Gone are the days when most shoppers would pick up the Sunday paper and flip through store ads to make their shopping list—nowadays, targeted advertising and social outreach are what’s driving traffic to grocery stores. If grocery stores and supermarkets want to entice today’s shoppers with foodservice offerings from their prepared foods department, it’s essential to integrate the use of email, social media and mobile apps.
According to Technomic’s July 2017 U.S. Food Industry Universe Wallchart, supermarket foodservice is expected to grow 6.8% in 2018—for retailers who want to harness that growth and maximize participation, these four marketing strategies can help.
Targeted coupons and email marketing
Grocery stores looking to succeed in their foodservice offerings would do well to target emails and coupons toward shoppers who are more likely to shop or who already have shopped their prepared foods department. By utilizing consumer check out data or shopper information from their loyalty programs, supermarkets can identify their key audience as well as how best to market foodservice offerings to them based on their purchase history. For instance, shoppers who come in once a week on Friday nights to pick up a frozen pizza or a family meal from the deli may be a good target for meal bundle promotions or quick-serve offers.
Likewise, coupons highlighting limited-time offers, seasonal foods or other promotions can entice potential buyers to take the plunge.
Social media and mobile apps
Social media and mobile apps have reached ubiquity and as such, can be an effective way to boost traffic in the prepared foods department—especially for retailers that want to target younger consumers. Millennials are the most likely of all generations to post pictures of their food on social media, according to Technomic’s 2016 Generational report, so it’s important for social media to fit somewhere within a store’s foodservice marketing plan. Retailers can use this insight to promote engagement by encouraging shoppers to tag photos of their products or meal options with a custom hashtag, for instance, for a chance to win a prize (such as a coupon, a free meal, etc.). Given the above, retailers should leverage their social channels and mobile apps to increase frequency of visits by offering discounts, special offers or special menu items on certain days or by sending notifications about new deals or upcoming store events. This can trigger consumer desire to visit the store, even if they weren’t planning to.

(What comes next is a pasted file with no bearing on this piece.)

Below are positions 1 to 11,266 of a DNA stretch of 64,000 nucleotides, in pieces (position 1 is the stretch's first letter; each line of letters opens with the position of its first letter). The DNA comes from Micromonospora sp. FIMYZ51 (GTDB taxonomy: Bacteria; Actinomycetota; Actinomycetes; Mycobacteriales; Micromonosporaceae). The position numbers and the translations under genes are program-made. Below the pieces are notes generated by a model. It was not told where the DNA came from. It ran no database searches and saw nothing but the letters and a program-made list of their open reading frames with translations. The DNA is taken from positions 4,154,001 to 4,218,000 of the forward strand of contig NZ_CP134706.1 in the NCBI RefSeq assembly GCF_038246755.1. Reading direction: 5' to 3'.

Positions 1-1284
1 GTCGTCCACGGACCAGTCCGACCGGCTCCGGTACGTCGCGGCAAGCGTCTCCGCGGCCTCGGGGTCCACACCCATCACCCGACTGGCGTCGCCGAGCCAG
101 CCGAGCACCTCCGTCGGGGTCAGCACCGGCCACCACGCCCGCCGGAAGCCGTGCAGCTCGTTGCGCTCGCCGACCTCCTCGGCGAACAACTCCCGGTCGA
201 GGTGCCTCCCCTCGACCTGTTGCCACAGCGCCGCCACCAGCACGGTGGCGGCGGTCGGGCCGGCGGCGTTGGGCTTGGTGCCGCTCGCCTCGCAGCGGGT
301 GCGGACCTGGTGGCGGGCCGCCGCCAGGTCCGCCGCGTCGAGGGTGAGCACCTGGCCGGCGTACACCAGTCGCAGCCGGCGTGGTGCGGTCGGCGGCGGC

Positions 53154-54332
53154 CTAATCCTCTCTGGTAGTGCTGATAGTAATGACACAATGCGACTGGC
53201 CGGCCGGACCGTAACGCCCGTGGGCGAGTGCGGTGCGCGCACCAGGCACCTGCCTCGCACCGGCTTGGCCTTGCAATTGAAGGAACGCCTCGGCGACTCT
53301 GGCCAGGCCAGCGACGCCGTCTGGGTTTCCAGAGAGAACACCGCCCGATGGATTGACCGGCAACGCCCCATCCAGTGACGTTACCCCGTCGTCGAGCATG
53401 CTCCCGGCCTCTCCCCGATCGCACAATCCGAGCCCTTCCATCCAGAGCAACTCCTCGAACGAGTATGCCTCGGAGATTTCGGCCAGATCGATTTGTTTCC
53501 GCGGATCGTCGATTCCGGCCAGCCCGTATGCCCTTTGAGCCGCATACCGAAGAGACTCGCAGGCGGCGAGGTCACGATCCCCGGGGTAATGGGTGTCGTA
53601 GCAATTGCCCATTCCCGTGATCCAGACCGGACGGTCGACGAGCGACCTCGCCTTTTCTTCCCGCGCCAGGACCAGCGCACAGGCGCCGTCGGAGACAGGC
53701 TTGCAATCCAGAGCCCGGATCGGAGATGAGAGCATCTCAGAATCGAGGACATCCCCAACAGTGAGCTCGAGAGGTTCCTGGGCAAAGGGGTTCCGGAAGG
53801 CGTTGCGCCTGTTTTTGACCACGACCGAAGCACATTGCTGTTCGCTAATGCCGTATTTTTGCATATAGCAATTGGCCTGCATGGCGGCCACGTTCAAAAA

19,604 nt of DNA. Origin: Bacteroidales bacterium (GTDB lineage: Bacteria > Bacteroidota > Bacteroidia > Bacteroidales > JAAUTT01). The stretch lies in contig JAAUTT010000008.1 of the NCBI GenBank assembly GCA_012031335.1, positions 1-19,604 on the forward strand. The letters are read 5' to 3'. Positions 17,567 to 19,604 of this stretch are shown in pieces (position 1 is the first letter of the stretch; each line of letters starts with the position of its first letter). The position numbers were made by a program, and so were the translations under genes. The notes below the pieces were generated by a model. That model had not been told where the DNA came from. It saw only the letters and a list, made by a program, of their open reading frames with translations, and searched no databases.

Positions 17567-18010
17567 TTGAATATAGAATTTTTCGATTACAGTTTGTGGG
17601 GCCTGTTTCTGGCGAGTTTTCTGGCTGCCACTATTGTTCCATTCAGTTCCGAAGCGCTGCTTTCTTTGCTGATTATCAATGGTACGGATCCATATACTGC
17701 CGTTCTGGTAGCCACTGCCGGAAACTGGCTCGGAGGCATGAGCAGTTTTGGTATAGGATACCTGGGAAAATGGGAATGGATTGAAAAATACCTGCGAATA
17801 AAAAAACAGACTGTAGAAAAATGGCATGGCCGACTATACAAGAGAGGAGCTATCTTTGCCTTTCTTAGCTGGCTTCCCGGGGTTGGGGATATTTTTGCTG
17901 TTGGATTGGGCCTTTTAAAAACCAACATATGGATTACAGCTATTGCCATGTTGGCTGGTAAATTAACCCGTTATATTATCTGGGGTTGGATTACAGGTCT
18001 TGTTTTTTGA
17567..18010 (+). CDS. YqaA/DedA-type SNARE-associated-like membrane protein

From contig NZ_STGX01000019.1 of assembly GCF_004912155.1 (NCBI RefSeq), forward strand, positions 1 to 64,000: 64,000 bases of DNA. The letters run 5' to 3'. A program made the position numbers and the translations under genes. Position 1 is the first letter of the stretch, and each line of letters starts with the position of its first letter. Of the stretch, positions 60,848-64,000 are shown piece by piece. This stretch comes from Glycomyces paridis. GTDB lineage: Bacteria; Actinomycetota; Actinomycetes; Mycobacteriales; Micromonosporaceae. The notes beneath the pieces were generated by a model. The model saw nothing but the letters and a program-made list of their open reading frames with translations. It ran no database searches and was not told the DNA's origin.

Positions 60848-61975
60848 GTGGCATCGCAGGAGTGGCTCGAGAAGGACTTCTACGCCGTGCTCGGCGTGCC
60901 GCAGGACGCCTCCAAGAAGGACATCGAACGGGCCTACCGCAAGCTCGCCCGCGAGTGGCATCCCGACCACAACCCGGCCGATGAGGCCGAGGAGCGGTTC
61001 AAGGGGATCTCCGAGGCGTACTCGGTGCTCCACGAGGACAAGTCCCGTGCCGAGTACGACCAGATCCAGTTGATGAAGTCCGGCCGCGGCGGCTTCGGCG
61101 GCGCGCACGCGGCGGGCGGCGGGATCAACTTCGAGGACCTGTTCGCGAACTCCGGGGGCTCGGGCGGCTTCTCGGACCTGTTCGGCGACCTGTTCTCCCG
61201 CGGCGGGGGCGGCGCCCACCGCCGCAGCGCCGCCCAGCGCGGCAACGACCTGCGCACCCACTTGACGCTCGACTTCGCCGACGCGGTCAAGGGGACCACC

As for what gets the most engagement on social media channels, a report from Interactions Marketing shows that 73% of consumers want to hear about discounts and promotions, 72% want to look for new products, 59% like to learn about in-store events, 39% want information about new trends and 59% want food recipes from grocery stores.
Foodservice visits and e-commerce
Younger consumers have grown up online—shopping online and ordering food online has been their norm. With that in mind, e-commerce can play a significant role within the foodservice at retail space as well. To cater to busy consumers looking to bypass lines, prepared foods departments should have an online presence that encompasses their offerings and is easy to use. The ability to order something in advance and pick it up on the way home—eliminating a lengthy wait at the counter—can be appealing to shoppers and beneficial for operators, as it presents retail foodservice as viable alternative to carry out from local restaurants.
Leading marketing strategies for prepared foods departments
Finally, it’s important to think of what works for prepared foods departments when it comes to marketing—many of these strategies are already in use by many stores, and can be adopted easily. Beaconing, also known as geo-targeted marketing, can be an ideal way to target impulse shoppers. When within a certain distance from the store, shoppers with the app are alerted to deals or special offers. This gives the prepared foods department an opportunity to grab attention even when the shopper isn’t necessarily thinking about stopping in.
Cross-promotion efforts are growing in supermarkets as well. For example, stores can leverage a promotion where prepared foods shoppers receive a deal on something from center of store or in another department, or vice versa. For example, if a consumer purchases a prepared entree, they could receive a discount on bagged salad, a box of flavored rice or a loaf of Italian bread in order to complete the meal.
Lastly, demographic targeting can be used online to target specific segments of the population (women, families, younger consumers, etc.) and promote popular food items to those specific demographic splits. Retailers have an opportunity to leverage shopper insights here by determining items or offers that different consumer groups find appealing and sending similar offers to those shoppers.
Whatever online marketing approach retailers choose, diversifying strategies to ensure current and prospective customers alike are engaged is crucial to successfully boosting foodservice sales.
This post is sponsored by Nestlé Professional
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